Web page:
As an alternative to temporal-spatial measures, multiple groups [2632] have used local and orbital non-linear measures to assess dynamic gait stability, particularly in circumstances [12, 21, 33] and/or with populations [26, 27, 29, 32] where instability is prevalent. Local and orbital stability measures quantify how quickly responses to perturbations grow or decay over time. They have shown sensitivity and directional specificity in identifying gait responses to physical and visual perturbations [12, 33]. However, their utility in determining stability deficits in response to cognitive perturbations has proved inconclusive [20] and may require a large number of perturbed strides to detect deficits [34].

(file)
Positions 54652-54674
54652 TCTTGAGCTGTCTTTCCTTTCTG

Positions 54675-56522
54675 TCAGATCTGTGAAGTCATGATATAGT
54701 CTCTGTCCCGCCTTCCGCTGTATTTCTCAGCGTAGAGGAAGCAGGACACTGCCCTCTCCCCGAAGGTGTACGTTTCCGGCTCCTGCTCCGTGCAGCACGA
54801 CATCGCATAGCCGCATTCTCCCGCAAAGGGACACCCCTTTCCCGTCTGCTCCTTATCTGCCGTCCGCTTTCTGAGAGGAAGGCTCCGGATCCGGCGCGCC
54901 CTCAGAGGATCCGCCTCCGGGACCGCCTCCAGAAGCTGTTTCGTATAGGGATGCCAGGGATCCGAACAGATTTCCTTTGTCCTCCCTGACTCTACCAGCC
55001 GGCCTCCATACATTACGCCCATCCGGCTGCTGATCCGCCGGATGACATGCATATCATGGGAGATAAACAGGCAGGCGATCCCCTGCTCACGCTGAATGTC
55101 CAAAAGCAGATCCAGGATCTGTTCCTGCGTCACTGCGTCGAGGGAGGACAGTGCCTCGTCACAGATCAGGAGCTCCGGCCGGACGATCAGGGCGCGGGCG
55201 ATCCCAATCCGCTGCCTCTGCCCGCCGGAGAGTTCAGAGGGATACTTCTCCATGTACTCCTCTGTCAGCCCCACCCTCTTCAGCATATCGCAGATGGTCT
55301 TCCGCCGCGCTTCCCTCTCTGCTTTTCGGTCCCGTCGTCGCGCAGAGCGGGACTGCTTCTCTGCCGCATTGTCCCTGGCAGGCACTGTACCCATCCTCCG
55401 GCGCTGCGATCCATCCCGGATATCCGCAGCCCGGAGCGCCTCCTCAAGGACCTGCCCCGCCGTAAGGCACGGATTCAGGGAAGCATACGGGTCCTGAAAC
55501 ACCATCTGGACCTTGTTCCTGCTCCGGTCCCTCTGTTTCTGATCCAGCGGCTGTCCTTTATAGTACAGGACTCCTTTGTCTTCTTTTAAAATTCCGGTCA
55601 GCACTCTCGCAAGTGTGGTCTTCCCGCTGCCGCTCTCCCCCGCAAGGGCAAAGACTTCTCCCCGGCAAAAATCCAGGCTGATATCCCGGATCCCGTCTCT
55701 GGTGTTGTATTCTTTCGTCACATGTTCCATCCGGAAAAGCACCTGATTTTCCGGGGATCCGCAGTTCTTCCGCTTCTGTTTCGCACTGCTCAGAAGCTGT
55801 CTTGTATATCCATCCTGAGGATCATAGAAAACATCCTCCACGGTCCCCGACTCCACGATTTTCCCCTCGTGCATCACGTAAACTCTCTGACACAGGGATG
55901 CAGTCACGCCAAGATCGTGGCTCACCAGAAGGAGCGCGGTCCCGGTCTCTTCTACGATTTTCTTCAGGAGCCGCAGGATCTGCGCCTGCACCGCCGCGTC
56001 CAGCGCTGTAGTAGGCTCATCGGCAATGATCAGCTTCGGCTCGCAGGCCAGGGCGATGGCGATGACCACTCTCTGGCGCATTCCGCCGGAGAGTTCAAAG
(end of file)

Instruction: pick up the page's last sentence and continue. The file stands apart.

Recently, two groups have reported the within-session and between-session reliability of local dynamic stability measures (i.e. local divergence exponents) in healthy adults during unperturbed over ground [30, 35] and treadmill walking [36]. Short-term local dynamic stability measures were found to have good within-session reliability (ICC ≥ 0.70) and poor to fair between-session reliability (ICC ≤ 0.63) during over ground walking [35]. ICC and MDC values were strongly influenced by the state space reconstruction method employed. Similarly, short-term local dynamic stability measures were found to have greater within-session reliability (ICC ≥ 0.77) compared to between-session reliability (ICC ~ 0.60) during treadmill walking [36]. Further, short-term local dynamic stability measures demonstrated greater reliability than long-term local dynamic stability measures with both showing increased reliability as more strides were analyzed [36]. While these studies do provide some indication as to the reliability of local dynamic stability measures during unperturbed gait, to date, no study has reported both the between-session reliability and MDC of local and orbital stability measures during perturbed gait.